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Last Updated:10/05/01
Speech by Rep. Janice D. Schakowsky (D-Illinois), July 24, 2001
Mr. Chairman, in February I had an opportunity to go to Colombia along with the gentleman from Massachusetts (Mr. MCGOVERN), and we met with all 12 mayors from Putumayo; and they had one message, please stop the fumigation.

The next day we went along with Ambassador Anne Patterson to Putumayo, and we met with impoverished farmers whose legal crops had been destroyed by U.S. fumigation planes. We heard from Colombians whose children suffered from severe rashes after being sprayed.

Mr. Chairman, after the birth of my granddaughter yesterday, I am particularly sensitive to the picture of the baby shown by the gentleman from Michigan (Mr. CONYERS), and the problems caused to children. I saw some of those children.

It was reported to us that local drinking water sources were contaminated from fumigation, as were fish farms. This testimony was news to Ambassador Patterson, who agreed that more research on the human health effects of the fumigation is needed.

So many of those suffering under our policy are the poor, working families not involved in the coca trade. Those who admitted to us that they grew coca also had compelling arguments for a different strategy to eradicate the crop. They informed us that their plots were sprayed, and they would simply move into the jungle, damaging more fragile habitat, and still producing the product. Others said they would continue to grow coca because Colombian and U.S. government promises to provide alternative development and support and food aid yielded no results.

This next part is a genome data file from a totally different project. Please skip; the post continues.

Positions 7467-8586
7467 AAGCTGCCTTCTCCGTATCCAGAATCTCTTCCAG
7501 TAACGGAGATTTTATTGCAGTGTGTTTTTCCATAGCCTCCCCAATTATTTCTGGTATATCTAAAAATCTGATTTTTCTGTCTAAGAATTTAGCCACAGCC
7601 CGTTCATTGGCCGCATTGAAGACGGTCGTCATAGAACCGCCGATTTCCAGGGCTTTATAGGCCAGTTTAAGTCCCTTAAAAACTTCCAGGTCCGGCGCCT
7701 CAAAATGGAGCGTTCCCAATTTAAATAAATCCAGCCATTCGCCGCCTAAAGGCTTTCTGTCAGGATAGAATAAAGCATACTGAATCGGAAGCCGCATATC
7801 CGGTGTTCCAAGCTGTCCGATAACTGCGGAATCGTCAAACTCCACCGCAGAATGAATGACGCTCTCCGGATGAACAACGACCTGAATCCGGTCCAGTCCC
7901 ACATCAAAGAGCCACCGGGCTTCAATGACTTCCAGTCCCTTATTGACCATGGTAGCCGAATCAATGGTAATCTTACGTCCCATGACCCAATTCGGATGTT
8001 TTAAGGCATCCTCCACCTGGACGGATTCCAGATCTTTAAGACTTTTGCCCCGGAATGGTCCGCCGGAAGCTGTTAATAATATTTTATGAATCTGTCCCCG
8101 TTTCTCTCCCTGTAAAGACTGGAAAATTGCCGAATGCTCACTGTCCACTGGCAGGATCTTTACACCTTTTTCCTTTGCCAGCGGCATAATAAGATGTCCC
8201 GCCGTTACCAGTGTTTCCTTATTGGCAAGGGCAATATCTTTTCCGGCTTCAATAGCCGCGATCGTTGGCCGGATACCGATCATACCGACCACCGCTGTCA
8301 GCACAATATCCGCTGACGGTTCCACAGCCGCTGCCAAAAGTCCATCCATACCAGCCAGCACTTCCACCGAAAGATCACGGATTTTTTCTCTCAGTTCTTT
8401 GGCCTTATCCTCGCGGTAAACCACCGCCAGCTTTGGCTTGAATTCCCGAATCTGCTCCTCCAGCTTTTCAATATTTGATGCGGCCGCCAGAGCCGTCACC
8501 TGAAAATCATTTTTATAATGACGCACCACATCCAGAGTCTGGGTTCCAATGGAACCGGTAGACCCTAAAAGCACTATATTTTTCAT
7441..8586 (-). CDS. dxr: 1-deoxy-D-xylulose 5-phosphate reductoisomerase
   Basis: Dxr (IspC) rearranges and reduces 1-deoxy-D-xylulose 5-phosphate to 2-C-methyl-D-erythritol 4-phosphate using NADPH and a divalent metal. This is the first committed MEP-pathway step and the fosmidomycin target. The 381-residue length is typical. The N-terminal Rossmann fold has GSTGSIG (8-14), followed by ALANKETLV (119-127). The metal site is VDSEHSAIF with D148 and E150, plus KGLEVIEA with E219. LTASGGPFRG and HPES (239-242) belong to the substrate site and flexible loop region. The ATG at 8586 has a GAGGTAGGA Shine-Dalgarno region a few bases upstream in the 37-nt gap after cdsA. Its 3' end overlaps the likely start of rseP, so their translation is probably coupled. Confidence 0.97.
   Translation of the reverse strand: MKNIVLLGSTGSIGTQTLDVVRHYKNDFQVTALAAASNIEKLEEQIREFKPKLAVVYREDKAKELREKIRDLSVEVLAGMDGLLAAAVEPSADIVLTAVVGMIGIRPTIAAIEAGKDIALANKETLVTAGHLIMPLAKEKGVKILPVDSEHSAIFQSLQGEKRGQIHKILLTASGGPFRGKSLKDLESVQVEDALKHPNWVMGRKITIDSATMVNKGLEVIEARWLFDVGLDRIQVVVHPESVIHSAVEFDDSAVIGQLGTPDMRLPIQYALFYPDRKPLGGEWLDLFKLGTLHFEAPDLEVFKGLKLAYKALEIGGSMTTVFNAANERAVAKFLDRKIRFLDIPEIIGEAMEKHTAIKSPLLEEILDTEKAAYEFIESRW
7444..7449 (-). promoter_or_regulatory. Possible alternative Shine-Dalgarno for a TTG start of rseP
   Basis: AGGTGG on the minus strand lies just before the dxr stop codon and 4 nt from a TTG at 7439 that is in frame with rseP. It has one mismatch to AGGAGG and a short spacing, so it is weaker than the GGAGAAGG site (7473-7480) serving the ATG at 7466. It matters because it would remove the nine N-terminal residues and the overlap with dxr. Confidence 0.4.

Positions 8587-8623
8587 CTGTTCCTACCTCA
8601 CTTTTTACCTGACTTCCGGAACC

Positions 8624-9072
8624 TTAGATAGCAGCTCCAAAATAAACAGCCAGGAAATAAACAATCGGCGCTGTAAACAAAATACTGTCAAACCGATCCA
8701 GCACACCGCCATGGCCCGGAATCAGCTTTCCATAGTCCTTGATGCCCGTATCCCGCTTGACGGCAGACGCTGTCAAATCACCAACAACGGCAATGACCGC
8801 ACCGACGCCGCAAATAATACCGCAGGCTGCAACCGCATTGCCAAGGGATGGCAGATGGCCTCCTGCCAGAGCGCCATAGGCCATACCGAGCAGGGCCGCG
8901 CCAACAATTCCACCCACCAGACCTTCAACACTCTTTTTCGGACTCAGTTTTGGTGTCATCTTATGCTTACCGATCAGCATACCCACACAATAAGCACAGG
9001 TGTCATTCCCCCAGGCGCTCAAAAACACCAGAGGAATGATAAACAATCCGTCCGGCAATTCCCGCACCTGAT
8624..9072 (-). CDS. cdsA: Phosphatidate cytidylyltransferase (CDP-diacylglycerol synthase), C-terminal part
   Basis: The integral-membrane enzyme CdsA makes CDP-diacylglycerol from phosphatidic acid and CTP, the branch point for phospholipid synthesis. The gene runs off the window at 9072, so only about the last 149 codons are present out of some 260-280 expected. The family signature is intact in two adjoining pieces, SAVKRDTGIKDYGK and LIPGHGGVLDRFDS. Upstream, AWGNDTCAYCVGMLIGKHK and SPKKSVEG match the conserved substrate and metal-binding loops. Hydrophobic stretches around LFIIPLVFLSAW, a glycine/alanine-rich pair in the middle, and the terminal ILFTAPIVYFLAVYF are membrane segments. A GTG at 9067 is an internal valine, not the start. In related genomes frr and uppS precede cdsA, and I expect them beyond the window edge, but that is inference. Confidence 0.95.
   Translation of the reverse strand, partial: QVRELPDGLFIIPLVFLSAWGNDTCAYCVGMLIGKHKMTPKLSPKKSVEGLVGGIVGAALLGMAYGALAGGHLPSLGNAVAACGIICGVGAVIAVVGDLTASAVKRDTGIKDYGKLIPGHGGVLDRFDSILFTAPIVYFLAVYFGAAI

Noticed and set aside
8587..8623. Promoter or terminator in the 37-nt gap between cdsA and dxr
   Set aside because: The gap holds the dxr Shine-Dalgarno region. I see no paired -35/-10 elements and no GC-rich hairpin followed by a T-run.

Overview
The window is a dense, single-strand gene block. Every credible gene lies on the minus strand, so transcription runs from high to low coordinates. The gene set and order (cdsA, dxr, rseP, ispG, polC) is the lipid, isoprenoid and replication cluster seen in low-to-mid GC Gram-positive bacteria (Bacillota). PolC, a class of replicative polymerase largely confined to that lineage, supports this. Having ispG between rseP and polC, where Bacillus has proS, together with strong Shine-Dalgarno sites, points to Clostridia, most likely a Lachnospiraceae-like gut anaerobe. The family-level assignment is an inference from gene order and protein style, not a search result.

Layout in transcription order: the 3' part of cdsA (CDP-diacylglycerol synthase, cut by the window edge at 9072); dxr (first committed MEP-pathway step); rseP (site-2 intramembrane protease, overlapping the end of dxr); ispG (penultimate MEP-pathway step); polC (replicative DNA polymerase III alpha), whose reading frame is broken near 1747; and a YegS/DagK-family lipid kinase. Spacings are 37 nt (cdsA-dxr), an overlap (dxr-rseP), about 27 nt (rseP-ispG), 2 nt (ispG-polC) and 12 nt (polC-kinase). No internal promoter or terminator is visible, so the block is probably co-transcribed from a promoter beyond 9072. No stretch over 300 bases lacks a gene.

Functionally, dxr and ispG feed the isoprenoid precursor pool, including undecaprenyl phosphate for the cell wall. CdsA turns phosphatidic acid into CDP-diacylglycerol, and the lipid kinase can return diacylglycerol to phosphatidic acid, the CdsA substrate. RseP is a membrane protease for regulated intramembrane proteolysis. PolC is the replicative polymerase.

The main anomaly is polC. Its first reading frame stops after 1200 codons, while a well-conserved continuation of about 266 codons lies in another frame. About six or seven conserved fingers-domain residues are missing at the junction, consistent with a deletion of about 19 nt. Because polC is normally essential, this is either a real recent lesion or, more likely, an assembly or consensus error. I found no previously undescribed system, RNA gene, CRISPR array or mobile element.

All of the democratically elected mayors from the southern region came to Washington, and they said, Let us use manual eradication, as we have done in Peru in order to successfully get rid of coca. They want to get rid of coca, too, but they want support for economic development and alternatives without the coca.

The gentleman from Michigan (Mr. CONYERS) mentioned Monsanto's Roundup. On the label it says when used in the United States, ``It is a violation of Federal law to use this product in any manner inconsistent with its labeling. Do not apply the product in a way that will contact workers or other persons, either directly or through drift. Only protected handlers may be in the area during application.''

Entire communities have been sprayed in Colombia. We see livestock, we see crops, we see water, we see children being sprayed. It is time for us to end this policy.

Mr. Chairman, even one of the companies that benefits from Roundup, ICI, a British chemical company, announced 2 weeks ago it would no longer supply one of the ingredients to the chemical herbicide because, ``it did not wish to be responsible for damage to humans, animals or the ecology of southern Colombia.'' If it is good enough for this company that wants to profit, it ought to be good enough for this Congress to say no more fumigation.

As of October 3, 2001, this document was also available online at http://thomas.loc.gov/cgi-bin/query/B?r107:@FIELD(FLD003+h)+@FIELD(DDATE+20010724)
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